11. Best anticipate needs and prevents them arising
People should have access to support that helps them to stay well, manage their health and wellbeing and remain as active and independent as possible. This could include social support for people who are at risk of loneliness, peer support to help people manage long term conditions, and complex clinical support at home to avoid someone needing to go to hospital.
Planners will need to work with communities to think creatively about the future and make sure the right support and services are in place for local people. The third sector organisations, in particular, are well placed to inform and shape services that prevent poor health and wellbeing, as they have a wealth of experience both in representing communities and in providing care and support.
This principle means a radical change in the types of support and services that will be provided. These will be far more focused on helping people avoid or delay health problems or circumstances that impact negatively on their lives. Some people experience much poorer health than others and this is often linked to their wider circumstances, for example poverty, housing issues or employment. People who experience health inequalities will need additional support and investment.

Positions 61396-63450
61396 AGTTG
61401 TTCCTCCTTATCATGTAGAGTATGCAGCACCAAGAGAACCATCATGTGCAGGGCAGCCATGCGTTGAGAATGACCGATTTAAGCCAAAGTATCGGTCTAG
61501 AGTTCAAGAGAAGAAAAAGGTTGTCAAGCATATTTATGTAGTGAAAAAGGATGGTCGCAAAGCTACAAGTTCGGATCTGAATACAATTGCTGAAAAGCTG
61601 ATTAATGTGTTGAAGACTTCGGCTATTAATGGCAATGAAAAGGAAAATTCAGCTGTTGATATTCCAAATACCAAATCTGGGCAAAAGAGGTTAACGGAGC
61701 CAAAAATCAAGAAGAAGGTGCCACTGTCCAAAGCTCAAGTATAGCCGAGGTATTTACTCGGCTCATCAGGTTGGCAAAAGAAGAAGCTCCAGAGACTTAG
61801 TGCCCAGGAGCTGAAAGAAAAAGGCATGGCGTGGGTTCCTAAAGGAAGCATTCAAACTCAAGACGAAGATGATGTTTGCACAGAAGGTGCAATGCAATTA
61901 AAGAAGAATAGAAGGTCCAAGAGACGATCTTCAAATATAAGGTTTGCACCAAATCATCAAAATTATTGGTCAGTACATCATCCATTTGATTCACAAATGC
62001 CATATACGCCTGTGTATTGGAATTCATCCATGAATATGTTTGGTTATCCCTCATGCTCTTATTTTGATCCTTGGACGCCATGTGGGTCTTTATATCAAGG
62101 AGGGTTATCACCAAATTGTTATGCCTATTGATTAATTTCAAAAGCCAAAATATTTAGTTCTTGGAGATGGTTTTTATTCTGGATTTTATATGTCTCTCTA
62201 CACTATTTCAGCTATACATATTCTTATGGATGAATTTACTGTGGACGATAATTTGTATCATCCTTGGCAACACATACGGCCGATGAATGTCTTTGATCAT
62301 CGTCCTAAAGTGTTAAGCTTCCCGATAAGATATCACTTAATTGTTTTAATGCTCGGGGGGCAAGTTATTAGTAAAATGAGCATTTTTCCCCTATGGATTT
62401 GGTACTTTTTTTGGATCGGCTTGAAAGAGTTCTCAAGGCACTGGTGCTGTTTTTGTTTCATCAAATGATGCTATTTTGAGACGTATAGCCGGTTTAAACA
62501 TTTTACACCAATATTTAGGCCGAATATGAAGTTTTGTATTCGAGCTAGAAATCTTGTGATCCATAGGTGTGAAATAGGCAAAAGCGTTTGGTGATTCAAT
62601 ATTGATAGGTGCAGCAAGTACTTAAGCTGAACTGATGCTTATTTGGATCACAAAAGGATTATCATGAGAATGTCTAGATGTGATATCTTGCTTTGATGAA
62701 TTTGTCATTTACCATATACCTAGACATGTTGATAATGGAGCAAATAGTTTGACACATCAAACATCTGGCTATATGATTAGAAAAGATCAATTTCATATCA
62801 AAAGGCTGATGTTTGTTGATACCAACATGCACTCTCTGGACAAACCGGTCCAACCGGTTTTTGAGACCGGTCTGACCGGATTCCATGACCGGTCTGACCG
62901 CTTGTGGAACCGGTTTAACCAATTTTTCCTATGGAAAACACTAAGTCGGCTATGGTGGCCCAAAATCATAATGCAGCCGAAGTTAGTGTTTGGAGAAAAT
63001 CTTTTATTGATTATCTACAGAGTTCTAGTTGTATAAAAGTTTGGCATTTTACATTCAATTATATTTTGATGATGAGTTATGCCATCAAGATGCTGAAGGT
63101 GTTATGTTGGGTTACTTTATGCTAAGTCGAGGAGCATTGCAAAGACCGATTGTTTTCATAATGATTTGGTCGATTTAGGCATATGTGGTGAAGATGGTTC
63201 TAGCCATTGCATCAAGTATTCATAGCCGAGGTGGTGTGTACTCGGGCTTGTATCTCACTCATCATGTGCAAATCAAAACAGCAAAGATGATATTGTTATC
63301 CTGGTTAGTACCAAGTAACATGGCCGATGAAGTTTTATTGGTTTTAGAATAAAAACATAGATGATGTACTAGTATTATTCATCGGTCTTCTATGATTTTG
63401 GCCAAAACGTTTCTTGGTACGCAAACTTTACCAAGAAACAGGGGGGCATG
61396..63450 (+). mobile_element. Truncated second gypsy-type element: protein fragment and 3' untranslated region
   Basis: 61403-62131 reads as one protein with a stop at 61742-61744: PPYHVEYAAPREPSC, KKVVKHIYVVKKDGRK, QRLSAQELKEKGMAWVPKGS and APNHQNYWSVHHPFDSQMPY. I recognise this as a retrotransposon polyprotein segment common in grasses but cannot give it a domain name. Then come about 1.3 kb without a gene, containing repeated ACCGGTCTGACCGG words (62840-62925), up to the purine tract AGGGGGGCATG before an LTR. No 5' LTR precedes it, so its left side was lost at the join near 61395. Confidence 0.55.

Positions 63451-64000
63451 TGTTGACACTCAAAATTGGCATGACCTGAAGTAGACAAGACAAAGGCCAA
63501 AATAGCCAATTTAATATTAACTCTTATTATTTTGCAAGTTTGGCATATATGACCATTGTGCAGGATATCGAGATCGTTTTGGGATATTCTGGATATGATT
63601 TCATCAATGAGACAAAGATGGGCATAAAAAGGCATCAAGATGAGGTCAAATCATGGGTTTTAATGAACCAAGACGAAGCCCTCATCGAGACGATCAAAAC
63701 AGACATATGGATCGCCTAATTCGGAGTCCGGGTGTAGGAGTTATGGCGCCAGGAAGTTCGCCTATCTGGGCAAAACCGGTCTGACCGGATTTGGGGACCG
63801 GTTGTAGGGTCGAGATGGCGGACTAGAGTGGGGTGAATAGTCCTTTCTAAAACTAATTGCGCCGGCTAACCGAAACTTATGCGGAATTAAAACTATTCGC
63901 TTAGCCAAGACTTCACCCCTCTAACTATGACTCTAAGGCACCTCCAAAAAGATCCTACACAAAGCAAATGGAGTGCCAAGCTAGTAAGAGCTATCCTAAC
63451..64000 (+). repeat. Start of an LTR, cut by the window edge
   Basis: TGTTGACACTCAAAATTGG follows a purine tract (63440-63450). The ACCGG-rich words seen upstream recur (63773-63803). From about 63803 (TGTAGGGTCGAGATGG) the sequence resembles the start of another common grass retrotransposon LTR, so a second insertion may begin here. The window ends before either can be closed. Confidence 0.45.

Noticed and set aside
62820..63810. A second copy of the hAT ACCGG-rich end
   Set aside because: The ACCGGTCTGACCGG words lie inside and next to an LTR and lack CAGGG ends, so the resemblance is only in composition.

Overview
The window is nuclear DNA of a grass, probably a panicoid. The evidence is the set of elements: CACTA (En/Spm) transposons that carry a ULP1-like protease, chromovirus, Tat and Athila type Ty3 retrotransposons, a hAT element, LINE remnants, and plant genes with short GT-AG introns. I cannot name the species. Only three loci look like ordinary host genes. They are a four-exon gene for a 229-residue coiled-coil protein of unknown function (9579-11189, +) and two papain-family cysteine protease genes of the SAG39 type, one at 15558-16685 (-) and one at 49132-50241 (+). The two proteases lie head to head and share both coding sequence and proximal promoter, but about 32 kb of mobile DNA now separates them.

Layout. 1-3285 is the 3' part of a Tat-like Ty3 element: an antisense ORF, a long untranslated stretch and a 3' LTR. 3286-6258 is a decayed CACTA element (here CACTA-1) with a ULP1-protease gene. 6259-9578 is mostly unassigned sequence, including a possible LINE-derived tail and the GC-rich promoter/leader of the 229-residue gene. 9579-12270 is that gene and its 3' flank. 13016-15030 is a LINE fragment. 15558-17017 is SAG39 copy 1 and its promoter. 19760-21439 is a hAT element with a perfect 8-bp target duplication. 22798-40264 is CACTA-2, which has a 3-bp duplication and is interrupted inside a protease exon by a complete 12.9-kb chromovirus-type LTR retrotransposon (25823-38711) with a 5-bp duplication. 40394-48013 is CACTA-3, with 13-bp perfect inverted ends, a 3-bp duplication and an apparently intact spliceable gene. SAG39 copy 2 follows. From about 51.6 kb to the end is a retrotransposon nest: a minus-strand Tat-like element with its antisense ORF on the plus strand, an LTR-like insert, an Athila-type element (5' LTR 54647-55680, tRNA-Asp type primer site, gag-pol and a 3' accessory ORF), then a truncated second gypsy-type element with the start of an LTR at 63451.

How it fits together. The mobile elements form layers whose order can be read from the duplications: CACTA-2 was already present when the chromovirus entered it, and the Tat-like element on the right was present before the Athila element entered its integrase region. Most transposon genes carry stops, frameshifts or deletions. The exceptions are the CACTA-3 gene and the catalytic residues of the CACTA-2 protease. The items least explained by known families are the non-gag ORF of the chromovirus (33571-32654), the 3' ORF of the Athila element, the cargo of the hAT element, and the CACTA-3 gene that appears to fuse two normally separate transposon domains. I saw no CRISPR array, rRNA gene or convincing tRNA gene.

Helping people stay well and planning for future needs requires good conversations between individuals (and often families and carers) and health and social care staff. This will include discussing people’s circumstances, concerns, aspirations and potential risks to their health and wellbeing (for example a condition that is likely to deteriorate or fluctuate) and putting in place plans to meet their future needs.
People will often need a range of supports, including from community or third sector organisations, and health and social care staff should have the knowledge and ability to signpost or refer on.
Email: Frances Conlan
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